Shareholders Loan Account… Why are we talking about it?
The term “loan account” is very broad and often used to cover multiple scenarios, which can sometimes make it difficult to grasp.
Very generally, a shareholder's loan account would represent the amount that the business owes you as a shareholder or director, and/or the amount you owe the business.
Additionally, although they are not “loans” in the technical sense, trust beneficiary accounts are sometime colloquially spoken of as loans also.
Your loan account could be made up of amounts you have loaned the company, or amounts it has loaned you, expenses it has paid on your behalf (or vice versa), profits credited to you that haven’t yet been withdrawn in cash (perhaps to assist in funding operational activities), or contributions towards fringe benefits, just to name a few.
Amounts that the business owes you are called “credit” loan accounts (these are liabilities on the balance sheet of the company). This represents what the entity will repay you at some time in the future (assuming solvent). There is no necessity for the entity to regularly repay you amounts on this loan.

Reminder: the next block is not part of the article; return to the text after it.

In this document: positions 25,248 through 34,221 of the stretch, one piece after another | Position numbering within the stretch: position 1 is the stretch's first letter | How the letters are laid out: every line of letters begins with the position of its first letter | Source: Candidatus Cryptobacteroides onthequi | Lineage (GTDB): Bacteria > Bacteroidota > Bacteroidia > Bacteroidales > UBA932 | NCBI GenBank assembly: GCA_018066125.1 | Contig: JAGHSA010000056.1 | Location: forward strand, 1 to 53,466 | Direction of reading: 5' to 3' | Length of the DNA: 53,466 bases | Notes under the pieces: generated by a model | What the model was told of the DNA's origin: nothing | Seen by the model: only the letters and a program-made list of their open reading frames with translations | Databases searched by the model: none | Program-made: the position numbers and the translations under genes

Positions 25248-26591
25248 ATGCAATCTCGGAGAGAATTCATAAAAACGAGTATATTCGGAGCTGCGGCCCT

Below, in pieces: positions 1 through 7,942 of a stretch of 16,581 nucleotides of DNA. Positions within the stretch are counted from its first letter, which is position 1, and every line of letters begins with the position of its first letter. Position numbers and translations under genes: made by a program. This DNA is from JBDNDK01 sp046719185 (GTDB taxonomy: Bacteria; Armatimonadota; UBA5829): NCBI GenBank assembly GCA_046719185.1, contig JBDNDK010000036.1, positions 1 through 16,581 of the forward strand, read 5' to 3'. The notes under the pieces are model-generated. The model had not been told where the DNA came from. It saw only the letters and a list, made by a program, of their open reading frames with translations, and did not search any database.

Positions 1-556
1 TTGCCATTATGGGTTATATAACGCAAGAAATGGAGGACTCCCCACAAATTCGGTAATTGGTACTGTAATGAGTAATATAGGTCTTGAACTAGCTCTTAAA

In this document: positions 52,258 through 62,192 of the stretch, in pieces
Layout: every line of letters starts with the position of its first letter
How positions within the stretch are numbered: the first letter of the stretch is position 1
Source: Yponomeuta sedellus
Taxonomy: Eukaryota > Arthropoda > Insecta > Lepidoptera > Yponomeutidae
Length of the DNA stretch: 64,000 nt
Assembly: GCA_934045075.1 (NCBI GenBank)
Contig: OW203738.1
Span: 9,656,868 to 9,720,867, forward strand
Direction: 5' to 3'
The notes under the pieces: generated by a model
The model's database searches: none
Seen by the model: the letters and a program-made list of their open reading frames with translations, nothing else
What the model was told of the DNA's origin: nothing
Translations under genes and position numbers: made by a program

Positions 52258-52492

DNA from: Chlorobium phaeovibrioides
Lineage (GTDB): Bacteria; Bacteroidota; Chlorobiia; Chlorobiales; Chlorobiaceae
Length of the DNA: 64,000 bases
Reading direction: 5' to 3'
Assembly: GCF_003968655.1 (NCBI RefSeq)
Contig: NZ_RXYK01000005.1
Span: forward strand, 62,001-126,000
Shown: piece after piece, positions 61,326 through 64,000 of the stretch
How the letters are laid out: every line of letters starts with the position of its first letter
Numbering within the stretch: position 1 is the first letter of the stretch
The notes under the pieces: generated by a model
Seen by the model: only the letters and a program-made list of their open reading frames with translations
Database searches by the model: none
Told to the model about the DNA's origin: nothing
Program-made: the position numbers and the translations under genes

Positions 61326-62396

Amounts that you owe the business are called “debit” loan accounts (these are assets on the balance sheet of the company). These types of loans can have some requirements associated with them under tax law. When amounts are drawn from a company and the overall tally of the amounts drawn over the year result in a “debit loan”, specific tax law provisions kick in – Division 7A of the ITAA, commonly called “Div 7A”.
When properly understood and managed, an amount you owe the company isn’t necessarily a cause for concern. Even though these rules are directly associated with companies, they can apply to certain types of loans between companies and trusts also.
So, what do you need to do? If you are required to take action in relation to loans, your C&N Advisor will discuss this with you and will guide you through the recommended management of the loan. This may be through actions such as repayment in full, a loan agreement over a set time, paying out profits to you, or a combination of these actions.
The one key thing that you can do to ensure that your loan is managed effectively is to regularly review the transactions recorded against your loan (or “drawings”) to ensure that they are indeed personal, especially if you have a bookkeeper or third party recording your accounting transactions. This is recommended to be undertaken regularly, so that errors are corrected while the transaction is fresh in your memory. This can assist your advisor manage any amounts drawn when planning with you at year end.
Another tip to ensure your loans are managed in the most effective possible way is to contact your advisor before any large personal acquisitions that you are planning to use business funds for.
If ever unsure, please don’t hesitate to chat to our team.